Market Overview

The True Cause Of The 'Black Monday' Crash

The True Cause Of The 'Black Monday' Crash

The market crash that sent the Dow Jones Industrial Average plummeting by more than 1,000 points within minutes of the opening bell on August 24 has been partially blamed on a SunGard software problem that led to a large number of ETFs temporarily trading at heavy discounts to their net asset values.

However, according to Ben Hunt, chief risk officer at Salient Partners, the real cause of the crash was not a computer glitch, but rather a larger problem with the prevailing ETF trading mentality.

Allocation Versus Investing

In a new note, Hunt discussed the difference between investing and portfolio allocation.

Investing involves buying shares of a stock that represent fractional ownership of a money-generating company. ETFs by definition are funds, which means that they represent an allocation to a particular theme, rather than an actual asset that buyers want to own.

“Like so many things in our modern world, the exchange traded nature of the ETF is a benefit for the few (Market Makers and The Sell Side) that has been sold falsely as a benefit for the many (Investors),” Hunt wrote.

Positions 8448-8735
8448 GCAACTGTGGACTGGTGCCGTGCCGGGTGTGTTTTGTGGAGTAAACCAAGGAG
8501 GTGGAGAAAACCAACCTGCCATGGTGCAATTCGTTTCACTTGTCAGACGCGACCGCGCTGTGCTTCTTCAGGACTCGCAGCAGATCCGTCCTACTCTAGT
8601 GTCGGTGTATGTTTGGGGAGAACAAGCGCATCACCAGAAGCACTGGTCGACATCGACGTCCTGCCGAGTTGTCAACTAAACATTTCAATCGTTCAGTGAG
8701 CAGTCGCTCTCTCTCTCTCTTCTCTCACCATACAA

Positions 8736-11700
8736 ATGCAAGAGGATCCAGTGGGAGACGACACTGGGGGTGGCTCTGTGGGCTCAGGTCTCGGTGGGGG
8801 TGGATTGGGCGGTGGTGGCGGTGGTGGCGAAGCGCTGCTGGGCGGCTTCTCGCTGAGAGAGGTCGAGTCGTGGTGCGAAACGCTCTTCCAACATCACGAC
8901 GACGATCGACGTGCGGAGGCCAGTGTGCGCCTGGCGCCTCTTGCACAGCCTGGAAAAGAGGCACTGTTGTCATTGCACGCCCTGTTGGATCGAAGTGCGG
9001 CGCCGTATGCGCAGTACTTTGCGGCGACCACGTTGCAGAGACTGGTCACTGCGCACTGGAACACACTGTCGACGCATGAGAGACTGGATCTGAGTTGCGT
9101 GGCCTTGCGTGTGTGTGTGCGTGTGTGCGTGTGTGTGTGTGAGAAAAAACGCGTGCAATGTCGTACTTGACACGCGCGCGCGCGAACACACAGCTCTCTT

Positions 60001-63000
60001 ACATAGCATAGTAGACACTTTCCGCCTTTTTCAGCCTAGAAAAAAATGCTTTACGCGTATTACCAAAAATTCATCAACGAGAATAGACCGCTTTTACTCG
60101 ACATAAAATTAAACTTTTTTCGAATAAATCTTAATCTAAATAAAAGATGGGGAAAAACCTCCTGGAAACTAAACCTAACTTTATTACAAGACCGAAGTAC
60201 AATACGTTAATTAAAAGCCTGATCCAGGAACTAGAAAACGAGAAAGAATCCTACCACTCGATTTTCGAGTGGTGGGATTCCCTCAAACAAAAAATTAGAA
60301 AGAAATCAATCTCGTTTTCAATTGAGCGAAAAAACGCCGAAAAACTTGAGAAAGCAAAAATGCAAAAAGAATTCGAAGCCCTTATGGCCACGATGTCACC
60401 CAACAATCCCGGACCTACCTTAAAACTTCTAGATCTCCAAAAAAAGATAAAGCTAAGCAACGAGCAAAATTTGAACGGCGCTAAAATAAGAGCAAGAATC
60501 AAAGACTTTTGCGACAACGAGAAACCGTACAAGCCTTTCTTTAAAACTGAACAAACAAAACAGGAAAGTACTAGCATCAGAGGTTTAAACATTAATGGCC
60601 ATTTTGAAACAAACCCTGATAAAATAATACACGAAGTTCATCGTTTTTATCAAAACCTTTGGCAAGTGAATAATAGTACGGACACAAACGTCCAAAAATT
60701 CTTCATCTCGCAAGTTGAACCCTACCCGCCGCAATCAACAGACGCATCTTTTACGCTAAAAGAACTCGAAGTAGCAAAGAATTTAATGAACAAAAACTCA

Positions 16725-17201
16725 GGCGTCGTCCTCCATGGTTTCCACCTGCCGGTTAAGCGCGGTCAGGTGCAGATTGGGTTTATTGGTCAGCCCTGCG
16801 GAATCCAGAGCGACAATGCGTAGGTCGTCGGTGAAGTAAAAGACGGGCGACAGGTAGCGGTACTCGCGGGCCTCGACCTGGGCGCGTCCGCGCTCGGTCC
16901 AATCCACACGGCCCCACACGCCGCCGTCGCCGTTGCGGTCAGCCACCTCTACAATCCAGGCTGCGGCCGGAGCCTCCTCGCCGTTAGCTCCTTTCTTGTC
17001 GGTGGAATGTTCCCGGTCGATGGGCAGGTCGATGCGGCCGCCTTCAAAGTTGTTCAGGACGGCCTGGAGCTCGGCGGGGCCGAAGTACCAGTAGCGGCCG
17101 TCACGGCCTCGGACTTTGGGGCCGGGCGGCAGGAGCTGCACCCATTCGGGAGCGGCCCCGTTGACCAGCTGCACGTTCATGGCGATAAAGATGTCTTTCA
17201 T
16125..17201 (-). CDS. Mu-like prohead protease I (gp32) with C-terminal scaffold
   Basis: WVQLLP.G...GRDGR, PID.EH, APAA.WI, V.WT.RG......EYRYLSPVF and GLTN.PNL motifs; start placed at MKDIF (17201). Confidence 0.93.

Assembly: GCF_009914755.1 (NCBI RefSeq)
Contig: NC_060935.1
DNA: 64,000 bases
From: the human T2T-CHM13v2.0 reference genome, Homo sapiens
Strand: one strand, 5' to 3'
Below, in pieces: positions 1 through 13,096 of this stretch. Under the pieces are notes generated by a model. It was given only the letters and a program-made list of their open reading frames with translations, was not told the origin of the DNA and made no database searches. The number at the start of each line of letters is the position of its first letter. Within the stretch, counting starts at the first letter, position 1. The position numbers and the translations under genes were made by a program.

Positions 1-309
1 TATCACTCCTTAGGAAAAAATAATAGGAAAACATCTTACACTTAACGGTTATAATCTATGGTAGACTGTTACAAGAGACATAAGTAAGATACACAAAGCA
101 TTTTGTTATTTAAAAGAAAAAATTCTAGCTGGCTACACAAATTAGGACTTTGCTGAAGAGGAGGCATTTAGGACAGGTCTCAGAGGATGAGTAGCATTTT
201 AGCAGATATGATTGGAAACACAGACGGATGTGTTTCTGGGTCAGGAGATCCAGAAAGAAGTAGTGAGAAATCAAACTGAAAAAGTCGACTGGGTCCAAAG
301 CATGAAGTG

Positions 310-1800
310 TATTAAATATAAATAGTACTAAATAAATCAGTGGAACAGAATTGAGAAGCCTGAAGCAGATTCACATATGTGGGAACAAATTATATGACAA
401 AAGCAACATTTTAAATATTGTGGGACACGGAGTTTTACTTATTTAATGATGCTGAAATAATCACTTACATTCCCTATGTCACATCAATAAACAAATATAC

Related Link: Flow Data Reveals Where Money Has Gone The Week Of Black Monday

ETF Trading Benefits Wall Street

Hunt pointed out that it is in the best interest of market makers and sell-side firms to generate trading volume in ETFs, and the idea that a large portion of the August 24 ETF trading volume consisted of stop-loss orders being taken out shows how investors are looking at ETFs in the wrong way.

“If you’re an Investor with a capital I (as opposed to a Trader with a capital T), there’s no good reason to put a stop-loss on an ETF or any other allocation instrument,” Hunt argued. The point of an allocation is to expose a portfolio to a return stream with a particular set of qualities, and the price of the ETF has very little to do with that purpose.

The True Cause Of The Crash

Hunt believes that investors have succumbed to pressures from market makers and sell-side firms to speed up their trading habits and shorten their investing time horizons. This behavior will likely continue to manifest itself in the ETF markets in the form of wild price swings such as the ones witnessed on August 24.

Image Credit: Public Domain


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